Preemie baby born the size of Superman doll. Parents take photos with the doll every year to chart son’s growth.

 Preemie baby born the size of Superman doll. Parents take photos with the doll every year to chart son’s growth.

That has been Logan Ray’s life motto.

At 4 years old, he looks and acts like your average kid. He loves dinosaurs and “anything to do with water.” But what Logan might not realize yet is that he has a special connection to the Man of Steel.

Logan was born about 4 months premature when his mother, Valerie Ray, was 23 weeks and 5 days into her pregnancy.

He weighed only 1 pound, 7 1/2 ounces and was 12 inches tall — the exact size of his Superman doll.

With his birth stats, he was considered a “micro preemie.”

“It was all terrifying,” Valerie recalled of Logan’s birth. “But the fact that the doctor held him up and I could see his little stomach and attempting to get air, obviously he had to be put on the ventilator, but he was a good color.”

Logan’s father, Robert, however, credits his wife for the fact that Logan was born at all. When Valerie was in her 20th week of pregnancy, she began having a “gut feeling” that something was not right. They went to the hospital for an ultrasound and found that her “cervix was two millimeters and it’s supposed to be three centimeters.”

After an unsuccessful cervical stitch procedure, doctors prepared Valerie and Robert to expect a miscarriage, an outcome they said they did not want to accept.

“She was determined,” said Robert. “There was no way she was going to change her mind from trying to save him.”

“Rob and I said that we’re not leaving the hospital, and whether he’s born tonight or whether he’s born four months from now, we’re staying here.”

Valerie immediately went on bed rest with her head positioned lower than her feet, and stayed that way for the next 20 days. Then, on July 25, 2016, Logan made his way into the world.

Valerie holds Logan in the hospital.

Toy story

The journey, however, was far from over.

Logan would end up staying in the hospital for the next 105 days, in two separate neonatal intensive care units (NICUs). The process was hard on the family.

“I felt like I had failed him, and that was hard, but I think I quickly changed my attitude. I still to this day feel guilt honestly, but with him being in the NICU, I wanted to stay as positive as possible and I encouraged my husband as well.”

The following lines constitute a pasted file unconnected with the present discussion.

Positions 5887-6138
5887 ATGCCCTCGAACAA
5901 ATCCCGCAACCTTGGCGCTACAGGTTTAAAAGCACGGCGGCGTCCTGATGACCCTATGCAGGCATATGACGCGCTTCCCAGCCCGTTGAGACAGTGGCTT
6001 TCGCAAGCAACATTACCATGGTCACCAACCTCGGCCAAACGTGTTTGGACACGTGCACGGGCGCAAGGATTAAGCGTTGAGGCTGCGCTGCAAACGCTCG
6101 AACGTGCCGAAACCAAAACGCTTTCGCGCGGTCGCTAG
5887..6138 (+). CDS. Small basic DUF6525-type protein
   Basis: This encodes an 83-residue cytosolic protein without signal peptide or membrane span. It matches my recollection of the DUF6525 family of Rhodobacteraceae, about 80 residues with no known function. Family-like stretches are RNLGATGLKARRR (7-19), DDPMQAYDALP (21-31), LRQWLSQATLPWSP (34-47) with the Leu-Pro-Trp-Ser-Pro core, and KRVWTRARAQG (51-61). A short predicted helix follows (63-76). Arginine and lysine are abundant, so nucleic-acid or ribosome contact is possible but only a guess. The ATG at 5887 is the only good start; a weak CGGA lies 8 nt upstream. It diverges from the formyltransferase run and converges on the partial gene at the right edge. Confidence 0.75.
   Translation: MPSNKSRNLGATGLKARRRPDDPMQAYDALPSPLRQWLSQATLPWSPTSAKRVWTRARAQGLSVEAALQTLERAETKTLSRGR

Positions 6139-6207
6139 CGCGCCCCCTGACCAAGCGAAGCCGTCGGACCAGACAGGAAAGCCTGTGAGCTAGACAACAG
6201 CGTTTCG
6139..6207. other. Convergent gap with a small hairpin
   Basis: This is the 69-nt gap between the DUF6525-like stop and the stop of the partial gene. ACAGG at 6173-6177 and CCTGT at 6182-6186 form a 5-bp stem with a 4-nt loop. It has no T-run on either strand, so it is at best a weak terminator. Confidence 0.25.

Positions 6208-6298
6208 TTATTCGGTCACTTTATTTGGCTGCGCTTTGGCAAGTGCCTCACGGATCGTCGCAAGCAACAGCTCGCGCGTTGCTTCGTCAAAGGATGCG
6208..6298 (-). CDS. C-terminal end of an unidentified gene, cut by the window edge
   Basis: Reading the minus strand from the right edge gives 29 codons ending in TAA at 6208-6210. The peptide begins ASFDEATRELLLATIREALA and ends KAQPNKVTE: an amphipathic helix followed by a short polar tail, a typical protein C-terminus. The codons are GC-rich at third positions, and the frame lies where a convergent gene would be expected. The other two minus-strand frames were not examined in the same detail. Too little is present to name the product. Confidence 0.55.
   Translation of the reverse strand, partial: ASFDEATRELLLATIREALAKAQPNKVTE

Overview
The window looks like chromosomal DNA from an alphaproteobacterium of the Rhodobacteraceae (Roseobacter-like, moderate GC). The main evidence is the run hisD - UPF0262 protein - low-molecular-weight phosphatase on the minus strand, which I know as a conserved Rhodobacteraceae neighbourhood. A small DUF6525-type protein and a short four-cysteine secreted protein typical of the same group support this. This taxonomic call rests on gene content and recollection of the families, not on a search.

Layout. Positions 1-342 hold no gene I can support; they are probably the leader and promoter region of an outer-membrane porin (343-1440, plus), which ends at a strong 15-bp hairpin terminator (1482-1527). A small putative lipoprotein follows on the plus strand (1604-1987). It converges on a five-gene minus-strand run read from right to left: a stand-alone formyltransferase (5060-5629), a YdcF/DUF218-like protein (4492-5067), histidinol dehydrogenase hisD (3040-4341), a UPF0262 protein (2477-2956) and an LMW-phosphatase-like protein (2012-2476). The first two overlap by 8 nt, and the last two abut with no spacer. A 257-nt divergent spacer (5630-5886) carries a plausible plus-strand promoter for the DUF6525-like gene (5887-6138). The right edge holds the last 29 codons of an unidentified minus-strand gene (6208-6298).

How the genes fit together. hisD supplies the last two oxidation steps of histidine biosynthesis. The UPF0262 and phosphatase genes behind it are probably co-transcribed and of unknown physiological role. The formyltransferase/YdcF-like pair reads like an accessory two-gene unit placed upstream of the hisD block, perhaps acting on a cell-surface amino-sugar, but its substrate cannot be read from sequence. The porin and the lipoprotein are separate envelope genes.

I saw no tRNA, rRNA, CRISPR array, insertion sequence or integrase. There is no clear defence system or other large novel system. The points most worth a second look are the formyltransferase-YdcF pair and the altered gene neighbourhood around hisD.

During Logan’s hospital stay, one of the nurses suggested they take a picture with Logan next to something in order to document how small he was and help measure his growth. Logan’s father went to the store and came back with a hero — Logan’s first Superman toy.

“We were both like, ‘It’s perfect,'” said Valerie.

During the first few weeks, the Rays took weekly pictures charting Logan’s growth next to the toy and then switched to monthly photos for his first year. Now, it’s a birthday tradition.

“I don’t think he quite realizes that that’s how big he was.”

Logan sports his "NICU Graduate" shirt.

Logan’s family received an extra-special gift on his 4th birthday this year — a sister, Madison. She was born the same day as her brother, only slightly premature, arriving just shy of her 37th week in utero.

“I think there is a reason she was born on his birthday. Like God knew I needed a little extra help.”

“Blessed, thankful, amazed.” That’s how Valerie described the feelings she and her family have now.

It’s a feeling they would like to pay forward. They are currently looking into ways they can raise awareness and help families of premature babies.

Logan's family captured his growth next to Superman every month during his first year.

“We didn’t know that NICU life could be as dramatic as it was, but when you’re in the moment, you just don’t realize what you’re going through,” said Robert.

Their goal is start to a non-profit that would help cover travel expenses for families with babies in NICUs. It’s a humanitarian act that would impress even Superman.

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